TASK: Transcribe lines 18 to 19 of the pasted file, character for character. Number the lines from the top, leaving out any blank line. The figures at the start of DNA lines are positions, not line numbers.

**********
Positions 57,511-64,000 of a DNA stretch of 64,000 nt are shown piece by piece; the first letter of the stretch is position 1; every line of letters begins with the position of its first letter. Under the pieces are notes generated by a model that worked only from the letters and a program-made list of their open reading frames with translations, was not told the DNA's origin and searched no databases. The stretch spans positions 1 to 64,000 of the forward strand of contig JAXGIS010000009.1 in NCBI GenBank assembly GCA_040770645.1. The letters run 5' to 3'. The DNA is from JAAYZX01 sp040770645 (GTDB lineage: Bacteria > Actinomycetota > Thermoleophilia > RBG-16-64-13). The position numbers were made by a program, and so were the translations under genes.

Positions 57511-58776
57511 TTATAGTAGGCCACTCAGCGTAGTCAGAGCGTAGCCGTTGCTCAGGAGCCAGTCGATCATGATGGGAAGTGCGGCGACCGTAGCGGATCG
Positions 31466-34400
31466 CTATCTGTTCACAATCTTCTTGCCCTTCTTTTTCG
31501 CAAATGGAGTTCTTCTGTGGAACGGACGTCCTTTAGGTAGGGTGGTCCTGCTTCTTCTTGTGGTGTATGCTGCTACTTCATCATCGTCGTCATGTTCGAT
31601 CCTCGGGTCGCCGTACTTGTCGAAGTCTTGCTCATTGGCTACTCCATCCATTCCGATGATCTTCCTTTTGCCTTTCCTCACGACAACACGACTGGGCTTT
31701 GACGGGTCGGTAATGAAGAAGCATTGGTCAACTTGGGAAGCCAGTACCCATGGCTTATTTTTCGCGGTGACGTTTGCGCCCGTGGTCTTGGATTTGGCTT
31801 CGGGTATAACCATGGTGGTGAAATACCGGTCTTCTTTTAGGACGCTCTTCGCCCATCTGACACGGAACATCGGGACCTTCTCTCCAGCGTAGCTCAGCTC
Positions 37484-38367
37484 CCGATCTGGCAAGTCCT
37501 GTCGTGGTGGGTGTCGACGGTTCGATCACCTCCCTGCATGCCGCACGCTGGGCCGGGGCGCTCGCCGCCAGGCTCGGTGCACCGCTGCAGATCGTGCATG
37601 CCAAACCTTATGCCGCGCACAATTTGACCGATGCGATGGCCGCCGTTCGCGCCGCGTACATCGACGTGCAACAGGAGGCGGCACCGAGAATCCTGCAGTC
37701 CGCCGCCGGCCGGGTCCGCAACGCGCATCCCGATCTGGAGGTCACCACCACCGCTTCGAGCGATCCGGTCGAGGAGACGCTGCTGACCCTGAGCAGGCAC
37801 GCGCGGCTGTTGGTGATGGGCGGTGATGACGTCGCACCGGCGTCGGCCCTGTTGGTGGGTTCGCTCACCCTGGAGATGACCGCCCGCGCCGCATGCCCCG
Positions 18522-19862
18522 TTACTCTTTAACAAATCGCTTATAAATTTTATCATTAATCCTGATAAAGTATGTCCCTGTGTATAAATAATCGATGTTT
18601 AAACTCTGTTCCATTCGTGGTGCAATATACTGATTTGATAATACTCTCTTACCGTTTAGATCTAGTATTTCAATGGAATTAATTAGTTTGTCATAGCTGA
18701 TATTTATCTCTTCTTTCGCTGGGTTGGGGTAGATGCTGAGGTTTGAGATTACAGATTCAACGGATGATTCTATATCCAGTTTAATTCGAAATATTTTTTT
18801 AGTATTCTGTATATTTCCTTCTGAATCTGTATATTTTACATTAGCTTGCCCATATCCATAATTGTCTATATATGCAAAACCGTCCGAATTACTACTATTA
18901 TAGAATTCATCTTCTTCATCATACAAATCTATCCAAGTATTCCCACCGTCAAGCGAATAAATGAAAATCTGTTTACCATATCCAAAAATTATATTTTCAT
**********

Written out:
18601 AAACTCTGTTCCATTCGTGGTGCAATATACTGATTTGATAATACTCTCTTACCGTTTAGATCTAGTATTTCAATGGAATTAATTAGTTTGTCATAGCTGA
18701 TATTTATCTCTTCTTTCGCTGGGTTGGGGTAGATGCTGAGGTTTGAGATTACAGATTCAACGGATGATTCTATATCCAGTTTAATTCGAAATATTTTTTT